Labour Research June 2012

Law Queries

Accommodation charge

Q. Our member, who works 35 hours per week, earns the minimum wage. He gets accommodation with his job — but he has to pay for it and we think that the employer is charging him too much. Given that he’s only on the minimum wage, are there restrictions on how much he has to pay for accommodation?

A. For the purposes of the National Minimum Wage (NMW), an employer is permitted to count the charge it makes for accommodation towards the appropriate hourly rate that a worker is due.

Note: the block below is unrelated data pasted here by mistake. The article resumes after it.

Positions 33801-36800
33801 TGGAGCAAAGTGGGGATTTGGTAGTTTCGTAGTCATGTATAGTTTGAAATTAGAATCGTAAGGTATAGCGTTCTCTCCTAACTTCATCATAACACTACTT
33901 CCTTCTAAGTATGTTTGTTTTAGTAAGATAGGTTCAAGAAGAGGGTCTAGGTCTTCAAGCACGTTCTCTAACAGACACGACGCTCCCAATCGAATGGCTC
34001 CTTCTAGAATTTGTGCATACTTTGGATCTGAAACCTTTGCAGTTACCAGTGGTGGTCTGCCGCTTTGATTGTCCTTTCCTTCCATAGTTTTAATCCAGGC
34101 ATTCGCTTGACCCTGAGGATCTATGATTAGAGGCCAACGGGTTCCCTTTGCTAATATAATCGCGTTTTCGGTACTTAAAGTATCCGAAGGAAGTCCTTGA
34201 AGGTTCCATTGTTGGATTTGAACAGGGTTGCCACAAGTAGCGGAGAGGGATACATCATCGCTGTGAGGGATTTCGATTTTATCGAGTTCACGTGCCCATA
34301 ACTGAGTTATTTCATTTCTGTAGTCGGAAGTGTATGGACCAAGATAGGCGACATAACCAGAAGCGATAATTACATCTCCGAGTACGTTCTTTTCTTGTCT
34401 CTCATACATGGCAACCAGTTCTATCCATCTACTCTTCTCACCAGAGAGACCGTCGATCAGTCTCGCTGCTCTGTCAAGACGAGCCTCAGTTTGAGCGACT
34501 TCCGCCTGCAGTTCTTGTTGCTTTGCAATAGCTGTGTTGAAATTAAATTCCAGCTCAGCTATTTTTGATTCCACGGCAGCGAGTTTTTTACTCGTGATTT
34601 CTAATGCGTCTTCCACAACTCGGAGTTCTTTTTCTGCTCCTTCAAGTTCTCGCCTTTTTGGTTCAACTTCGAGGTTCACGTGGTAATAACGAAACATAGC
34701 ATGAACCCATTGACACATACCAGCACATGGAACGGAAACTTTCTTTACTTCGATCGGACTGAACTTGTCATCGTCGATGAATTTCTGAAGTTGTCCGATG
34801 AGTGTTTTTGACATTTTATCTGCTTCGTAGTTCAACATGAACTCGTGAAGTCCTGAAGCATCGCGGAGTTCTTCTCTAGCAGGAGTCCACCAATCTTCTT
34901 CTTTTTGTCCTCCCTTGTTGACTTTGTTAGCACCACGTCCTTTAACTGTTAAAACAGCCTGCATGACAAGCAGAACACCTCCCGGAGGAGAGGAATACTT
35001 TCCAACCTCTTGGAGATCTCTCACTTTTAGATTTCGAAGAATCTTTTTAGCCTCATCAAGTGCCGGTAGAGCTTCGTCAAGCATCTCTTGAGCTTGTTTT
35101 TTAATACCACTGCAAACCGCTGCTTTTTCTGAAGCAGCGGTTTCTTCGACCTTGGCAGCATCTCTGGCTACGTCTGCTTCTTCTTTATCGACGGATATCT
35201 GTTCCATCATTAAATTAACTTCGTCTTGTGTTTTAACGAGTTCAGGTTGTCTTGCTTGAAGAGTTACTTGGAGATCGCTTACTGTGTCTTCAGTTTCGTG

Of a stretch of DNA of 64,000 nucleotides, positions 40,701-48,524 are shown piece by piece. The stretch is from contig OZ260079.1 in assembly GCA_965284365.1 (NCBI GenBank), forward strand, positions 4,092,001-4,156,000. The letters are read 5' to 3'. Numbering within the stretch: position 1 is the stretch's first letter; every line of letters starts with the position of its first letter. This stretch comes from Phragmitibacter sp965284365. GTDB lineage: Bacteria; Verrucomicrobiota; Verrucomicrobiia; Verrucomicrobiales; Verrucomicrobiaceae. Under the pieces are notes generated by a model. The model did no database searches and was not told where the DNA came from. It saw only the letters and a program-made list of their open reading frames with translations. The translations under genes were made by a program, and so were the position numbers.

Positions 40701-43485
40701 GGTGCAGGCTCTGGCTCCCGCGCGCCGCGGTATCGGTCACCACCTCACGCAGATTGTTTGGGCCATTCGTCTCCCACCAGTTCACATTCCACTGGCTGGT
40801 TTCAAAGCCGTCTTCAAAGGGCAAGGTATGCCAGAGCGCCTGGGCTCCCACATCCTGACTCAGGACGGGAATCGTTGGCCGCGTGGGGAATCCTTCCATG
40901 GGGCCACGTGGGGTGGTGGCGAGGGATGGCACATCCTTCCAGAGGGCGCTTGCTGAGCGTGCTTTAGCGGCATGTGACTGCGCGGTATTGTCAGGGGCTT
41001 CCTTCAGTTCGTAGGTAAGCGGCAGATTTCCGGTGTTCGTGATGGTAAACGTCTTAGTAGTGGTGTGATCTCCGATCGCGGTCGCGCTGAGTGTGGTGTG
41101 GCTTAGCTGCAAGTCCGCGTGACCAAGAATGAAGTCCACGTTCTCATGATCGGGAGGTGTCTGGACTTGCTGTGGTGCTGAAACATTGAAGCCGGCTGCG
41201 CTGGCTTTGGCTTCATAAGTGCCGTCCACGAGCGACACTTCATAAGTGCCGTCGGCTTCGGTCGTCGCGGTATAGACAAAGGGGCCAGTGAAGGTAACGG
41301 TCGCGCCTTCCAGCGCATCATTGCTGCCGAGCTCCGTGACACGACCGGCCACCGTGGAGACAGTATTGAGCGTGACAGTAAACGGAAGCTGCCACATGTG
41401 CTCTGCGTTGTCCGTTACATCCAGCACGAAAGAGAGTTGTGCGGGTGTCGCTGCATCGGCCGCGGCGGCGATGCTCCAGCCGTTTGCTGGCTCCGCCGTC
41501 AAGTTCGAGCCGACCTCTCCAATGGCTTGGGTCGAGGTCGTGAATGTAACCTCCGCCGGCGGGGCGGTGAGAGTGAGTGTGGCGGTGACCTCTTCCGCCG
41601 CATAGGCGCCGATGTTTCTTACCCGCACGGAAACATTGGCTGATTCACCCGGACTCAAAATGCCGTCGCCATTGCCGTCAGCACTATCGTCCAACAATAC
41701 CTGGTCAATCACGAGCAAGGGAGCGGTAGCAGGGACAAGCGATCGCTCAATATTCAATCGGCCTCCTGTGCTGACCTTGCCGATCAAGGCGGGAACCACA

However, the maximum accommodation charge that can be offset against an employer’s responsibility to pay the national minimum wage is £4.73 a day or £33.11 a week, assuming that accommodation is provided each day of the week.

If your member was earning more, the employer could charge more for the accommodation. However, to be compliant with minimum wage rules, the amount that the employer charges for accommodation must leave your member with at least £179.69. This figure is calculated as follows: £6.08 an hour x 35 hours = £212.80; £212.80 minus £33.11 (the maximum accommodation offset allowed) = £179.69.